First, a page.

Wieki Somers: Dylan and I have been collaborating since we graduated from Design Academy Eindhoven. I graduated in 2000 and Dylan graduated in 1998. In the beginning, we worked on separate projects. In 2003, we moved to Rotterdam and decided to work under the same name. Dylan prefers to work behind the scenes but he is fully present in the research and design process. Our collaboration is a continuous dialogue. Our studio team’s synergy is a big influence on our work.

A few years ago, we moved into a large studio located in an old customs building on the Rotterdam harbour. The workshop is on the ground floor and the offices are on the first floor. Upstairs, you can look out over the port and watch all the activity, with boats coming in and out, massive cranes, shipping containers and so forth. Our neighbours are artists, architects and urban farmers. We have a sense of freedom and space in the city that is precious.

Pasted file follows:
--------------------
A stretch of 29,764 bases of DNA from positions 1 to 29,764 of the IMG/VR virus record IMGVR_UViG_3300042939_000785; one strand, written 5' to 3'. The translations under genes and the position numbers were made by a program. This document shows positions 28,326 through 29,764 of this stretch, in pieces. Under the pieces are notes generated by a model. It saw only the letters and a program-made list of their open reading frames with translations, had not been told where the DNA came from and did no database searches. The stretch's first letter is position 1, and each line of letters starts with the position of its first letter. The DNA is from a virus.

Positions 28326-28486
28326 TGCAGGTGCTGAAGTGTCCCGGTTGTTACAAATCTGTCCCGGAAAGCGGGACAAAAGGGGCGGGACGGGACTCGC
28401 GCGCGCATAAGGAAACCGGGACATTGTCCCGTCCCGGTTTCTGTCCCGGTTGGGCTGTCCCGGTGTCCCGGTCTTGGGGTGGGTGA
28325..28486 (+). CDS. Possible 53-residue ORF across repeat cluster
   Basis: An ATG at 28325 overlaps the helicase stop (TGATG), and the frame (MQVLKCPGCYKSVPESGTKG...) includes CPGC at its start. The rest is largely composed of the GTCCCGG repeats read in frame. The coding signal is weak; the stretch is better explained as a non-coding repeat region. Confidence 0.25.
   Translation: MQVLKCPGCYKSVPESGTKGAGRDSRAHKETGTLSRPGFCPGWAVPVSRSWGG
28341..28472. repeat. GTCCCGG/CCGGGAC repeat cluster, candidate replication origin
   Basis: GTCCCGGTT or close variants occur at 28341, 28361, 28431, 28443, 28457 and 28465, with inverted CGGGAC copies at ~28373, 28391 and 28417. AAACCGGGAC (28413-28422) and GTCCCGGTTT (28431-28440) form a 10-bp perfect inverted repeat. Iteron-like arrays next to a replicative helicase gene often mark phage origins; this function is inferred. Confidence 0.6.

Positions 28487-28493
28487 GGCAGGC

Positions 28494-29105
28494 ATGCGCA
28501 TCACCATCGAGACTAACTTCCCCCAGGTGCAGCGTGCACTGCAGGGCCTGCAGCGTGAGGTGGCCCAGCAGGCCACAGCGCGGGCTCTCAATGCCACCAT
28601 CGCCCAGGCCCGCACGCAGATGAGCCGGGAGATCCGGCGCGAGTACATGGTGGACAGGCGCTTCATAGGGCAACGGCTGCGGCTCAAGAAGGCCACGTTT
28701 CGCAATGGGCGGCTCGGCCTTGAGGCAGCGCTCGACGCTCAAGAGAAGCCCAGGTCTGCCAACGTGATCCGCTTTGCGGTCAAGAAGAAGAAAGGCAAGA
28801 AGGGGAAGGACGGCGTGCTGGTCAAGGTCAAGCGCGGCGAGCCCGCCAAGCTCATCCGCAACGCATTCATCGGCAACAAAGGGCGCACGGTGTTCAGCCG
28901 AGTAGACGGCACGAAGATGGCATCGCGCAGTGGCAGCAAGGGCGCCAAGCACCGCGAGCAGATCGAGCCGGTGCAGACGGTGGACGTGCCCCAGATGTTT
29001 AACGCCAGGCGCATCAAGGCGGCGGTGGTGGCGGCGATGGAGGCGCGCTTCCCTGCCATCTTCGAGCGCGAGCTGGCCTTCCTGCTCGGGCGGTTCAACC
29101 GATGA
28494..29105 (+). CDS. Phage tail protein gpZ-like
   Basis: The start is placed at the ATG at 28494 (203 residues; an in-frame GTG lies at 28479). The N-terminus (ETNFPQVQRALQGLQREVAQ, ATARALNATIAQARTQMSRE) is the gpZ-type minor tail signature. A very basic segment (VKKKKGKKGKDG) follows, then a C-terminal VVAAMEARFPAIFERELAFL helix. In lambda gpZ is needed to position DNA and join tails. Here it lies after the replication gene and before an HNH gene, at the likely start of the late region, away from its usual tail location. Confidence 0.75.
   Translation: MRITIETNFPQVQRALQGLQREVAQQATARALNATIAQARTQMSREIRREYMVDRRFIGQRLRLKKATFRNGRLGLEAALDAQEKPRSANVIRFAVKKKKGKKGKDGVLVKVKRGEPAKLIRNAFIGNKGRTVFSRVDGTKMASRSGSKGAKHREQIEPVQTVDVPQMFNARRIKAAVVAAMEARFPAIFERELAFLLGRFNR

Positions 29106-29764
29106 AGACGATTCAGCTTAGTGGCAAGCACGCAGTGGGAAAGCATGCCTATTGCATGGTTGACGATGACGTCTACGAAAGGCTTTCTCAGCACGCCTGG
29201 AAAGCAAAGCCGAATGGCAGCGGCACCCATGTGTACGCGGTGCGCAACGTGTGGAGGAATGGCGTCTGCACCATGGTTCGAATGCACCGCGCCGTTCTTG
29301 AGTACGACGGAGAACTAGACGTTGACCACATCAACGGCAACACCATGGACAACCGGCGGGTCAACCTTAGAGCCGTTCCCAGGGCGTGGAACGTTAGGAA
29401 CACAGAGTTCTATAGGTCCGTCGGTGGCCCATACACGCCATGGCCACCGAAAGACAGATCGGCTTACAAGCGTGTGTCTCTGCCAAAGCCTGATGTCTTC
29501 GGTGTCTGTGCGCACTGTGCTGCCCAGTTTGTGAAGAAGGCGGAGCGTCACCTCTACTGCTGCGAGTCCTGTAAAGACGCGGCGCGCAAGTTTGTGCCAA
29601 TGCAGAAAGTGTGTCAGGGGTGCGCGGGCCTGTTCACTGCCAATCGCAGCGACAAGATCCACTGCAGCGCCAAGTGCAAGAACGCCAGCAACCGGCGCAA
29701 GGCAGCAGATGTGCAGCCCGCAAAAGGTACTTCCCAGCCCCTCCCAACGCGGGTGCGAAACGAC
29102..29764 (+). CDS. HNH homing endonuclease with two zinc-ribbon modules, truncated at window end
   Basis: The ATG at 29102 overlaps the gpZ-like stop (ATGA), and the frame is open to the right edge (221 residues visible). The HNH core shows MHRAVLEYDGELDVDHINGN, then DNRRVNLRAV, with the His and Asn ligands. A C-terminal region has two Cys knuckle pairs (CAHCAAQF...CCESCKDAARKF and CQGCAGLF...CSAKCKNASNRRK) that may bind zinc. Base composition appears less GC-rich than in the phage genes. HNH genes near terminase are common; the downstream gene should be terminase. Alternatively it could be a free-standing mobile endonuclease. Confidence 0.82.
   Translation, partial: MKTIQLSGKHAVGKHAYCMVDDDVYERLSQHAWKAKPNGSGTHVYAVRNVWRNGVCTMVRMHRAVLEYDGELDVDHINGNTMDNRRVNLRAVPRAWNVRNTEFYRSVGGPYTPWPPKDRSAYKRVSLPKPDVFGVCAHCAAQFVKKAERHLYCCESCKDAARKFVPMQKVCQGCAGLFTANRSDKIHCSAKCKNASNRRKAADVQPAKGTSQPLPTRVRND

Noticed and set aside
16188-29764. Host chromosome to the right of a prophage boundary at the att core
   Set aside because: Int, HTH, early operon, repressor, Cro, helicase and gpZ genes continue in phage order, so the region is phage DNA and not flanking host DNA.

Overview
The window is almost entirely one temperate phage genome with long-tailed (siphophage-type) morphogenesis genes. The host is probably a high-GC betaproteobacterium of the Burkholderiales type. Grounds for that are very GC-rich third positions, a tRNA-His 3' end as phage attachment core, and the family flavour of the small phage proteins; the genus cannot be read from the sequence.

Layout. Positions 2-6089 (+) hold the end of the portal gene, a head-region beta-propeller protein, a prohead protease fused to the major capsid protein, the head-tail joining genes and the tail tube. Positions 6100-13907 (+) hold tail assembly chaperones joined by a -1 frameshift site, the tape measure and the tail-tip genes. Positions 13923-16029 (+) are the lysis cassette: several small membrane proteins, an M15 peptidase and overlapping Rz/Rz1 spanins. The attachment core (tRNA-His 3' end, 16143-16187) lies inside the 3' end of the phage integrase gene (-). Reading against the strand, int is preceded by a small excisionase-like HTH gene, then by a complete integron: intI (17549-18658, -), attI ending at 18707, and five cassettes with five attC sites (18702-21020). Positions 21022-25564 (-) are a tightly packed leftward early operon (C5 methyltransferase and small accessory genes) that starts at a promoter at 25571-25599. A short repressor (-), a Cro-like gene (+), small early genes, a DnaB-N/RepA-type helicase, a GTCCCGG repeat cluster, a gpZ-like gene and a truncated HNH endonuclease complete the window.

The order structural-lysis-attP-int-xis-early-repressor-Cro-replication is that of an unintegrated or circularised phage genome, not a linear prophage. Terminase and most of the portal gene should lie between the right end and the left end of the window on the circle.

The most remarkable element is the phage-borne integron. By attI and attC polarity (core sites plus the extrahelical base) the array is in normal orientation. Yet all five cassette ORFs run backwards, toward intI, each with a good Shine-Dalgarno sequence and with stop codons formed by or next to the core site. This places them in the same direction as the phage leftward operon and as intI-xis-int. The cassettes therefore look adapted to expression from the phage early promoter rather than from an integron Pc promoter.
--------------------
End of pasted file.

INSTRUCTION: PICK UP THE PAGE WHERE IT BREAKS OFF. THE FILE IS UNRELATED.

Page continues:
TLmag: How do the Dutch landscape and environment affect your work? I’m thinking about your Frozen in Time collection (2010), which is literally inspired by a real-life environmental event, but I’m also thinking about your general working practice and process.